Tag Archives: crab

Naming sea creatures sometimes had odd results

Published March 7, 2016 in the “Ocean Watch” column, Honolulu Star-Advertiser ©2016 Susan Scott
 A ghost crab has a turtle hatchling caught in its pincers. The tiny turtles must pass the crabs to make it to the ocean. ©2016 Susan Scott

A ghost crab has a turtle hatchling caught in its pincers. The tiny turtles must pass the crabs to make it to the ocean. ©2016 Susan Scott

In my Feb. 22 column, I wondered about the origin of the odd fish name “Moorish idol.” About that, Honolulu reader Ned Conklin emailed an excerpt from a 2007 book, “When Languages Die,” by K. David Harrison (Oxford University Press).

The author writes that early European explorers and naturalists disregarded native names for plants and animals, and instead gave them English names relating to something the species reminded them of back home. For instance, on Capt. James Cook’s third voyage, 1776-80, the naturalist aboard named a damselfish with stripes a sergeant, because a British sergeant’s uniform had stripes.

Scientists later learned that the sergeant fish was actually three species. Fish namers stuck with the historic term “sergeant” but added other words to tell the species apart. Hawaii’s endemic sergeant became the Hawaiian sergeant. The damselfish with wider and longer stripes and a wide range is the Indo-Pacific sergeant. And the fish with stripes that lighten and darken, and that has a black spot on its rear, was named the blackspot sergeant.

As to the Moorish idol, Harrison writes, “A fish with a dark-colored face spotted by Capt. Cook’s crew off Hawaii received the exotic name ‘Moorish idol.’”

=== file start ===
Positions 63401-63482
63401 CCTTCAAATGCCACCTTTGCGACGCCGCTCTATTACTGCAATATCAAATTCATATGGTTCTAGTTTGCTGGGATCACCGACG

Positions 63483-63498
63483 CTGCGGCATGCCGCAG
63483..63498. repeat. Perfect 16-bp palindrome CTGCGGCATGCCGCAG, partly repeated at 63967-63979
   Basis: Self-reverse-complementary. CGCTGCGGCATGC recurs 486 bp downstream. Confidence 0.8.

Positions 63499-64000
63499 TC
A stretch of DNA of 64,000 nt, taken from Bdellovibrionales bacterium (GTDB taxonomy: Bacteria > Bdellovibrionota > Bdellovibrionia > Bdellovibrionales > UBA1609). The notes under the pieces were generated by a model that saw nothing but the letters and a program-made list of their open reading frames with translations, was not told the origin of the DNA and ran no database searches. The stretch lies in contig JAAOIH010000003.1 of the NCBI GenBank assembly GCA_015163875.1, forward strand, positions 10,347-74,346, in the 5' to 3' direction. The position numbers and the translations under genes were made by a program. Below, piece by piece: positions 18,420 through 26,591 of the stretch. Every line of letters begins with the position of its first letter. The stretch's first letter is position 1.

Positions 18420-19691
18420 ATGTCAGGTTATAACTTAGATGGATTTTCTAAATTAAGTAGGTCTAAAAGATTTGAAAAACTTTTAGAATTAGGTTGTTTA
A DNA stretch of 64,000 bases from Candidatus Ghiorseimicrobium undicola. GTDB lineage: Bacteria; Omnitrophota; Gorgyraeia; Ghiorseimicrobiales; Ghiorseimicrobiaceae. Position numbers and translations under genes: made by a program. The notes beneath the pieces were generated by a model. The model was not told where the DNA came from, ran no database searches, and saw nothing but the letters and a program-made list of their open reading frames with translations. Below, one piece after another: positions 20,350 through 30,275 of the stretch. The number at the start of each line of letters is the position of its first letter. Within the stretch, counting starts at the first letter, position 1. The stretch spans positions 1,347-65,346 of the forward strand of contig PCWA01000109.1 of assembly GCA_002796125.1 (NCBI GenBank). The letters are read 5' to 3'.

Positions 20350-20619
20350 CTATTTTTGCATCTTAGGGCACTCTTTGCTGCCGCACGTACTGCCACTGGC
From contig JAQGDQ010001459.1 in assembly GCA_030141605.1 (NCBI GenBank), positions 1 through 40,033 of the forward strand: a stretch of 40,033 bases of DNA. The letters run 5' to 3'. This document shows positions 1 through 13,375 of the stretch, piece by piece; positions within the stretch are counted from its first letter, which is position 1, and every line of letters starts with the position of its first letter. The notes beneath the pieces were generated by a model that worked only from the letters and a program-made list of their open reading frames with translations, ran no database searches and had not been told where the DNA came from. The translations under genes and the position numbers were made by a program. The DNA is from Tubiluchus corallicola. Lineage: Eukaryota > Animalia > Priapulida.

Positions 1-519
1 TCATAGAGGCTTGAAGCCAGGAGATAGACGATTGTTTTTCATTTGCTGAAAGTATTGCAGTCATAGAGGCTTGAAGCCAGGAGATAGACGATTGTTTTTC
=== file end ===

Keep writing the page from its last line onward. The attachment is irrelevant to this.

Another reader, Utah biologist Robert Schmidt, emailed about my Feb. 8 column on ghost crabs. Robert thought he read that ghost crabs blinded or maimed turtle hatchlings before pulling them into their burrows, thereby preventing the hatchlings from escaping. He can’t find a reference to these behaviors and asked, “Do you know anything about this?”

Only what I saw. On Tern Island I watched turtle hatchlings run the ghost crab gauntlet in their race to the ocean. If the crab got hold of only one flipper, the turtle usually got away. But when the crab got a flipper in each of its two pincers the turtle couldn’t escape.

I rescued several hatchlings before they got dragged down a crab hole, and they ran away seemingly uninjured. But I got there too late for some. Lifting one turtle from a crab hole entrance, I found its head missing and the entire body hollowed out. Efficient, those crabs.

Besides being occasional crab food, turtle hatchlings are pupu for seabirds from above and fish from below. Only about 1 hatched turtle in 1,000 makes it to adulthood.

On the bright side, healthy adult turtles are common in Oahu waters, as are ghost crabs performing their daily beach cleanups and sand aeration.

Ned and Robert, thanks for the interesting emails. But I still don’t understand why a naturalist linked the term “Moorish” with “idol.” An exotic name indeed.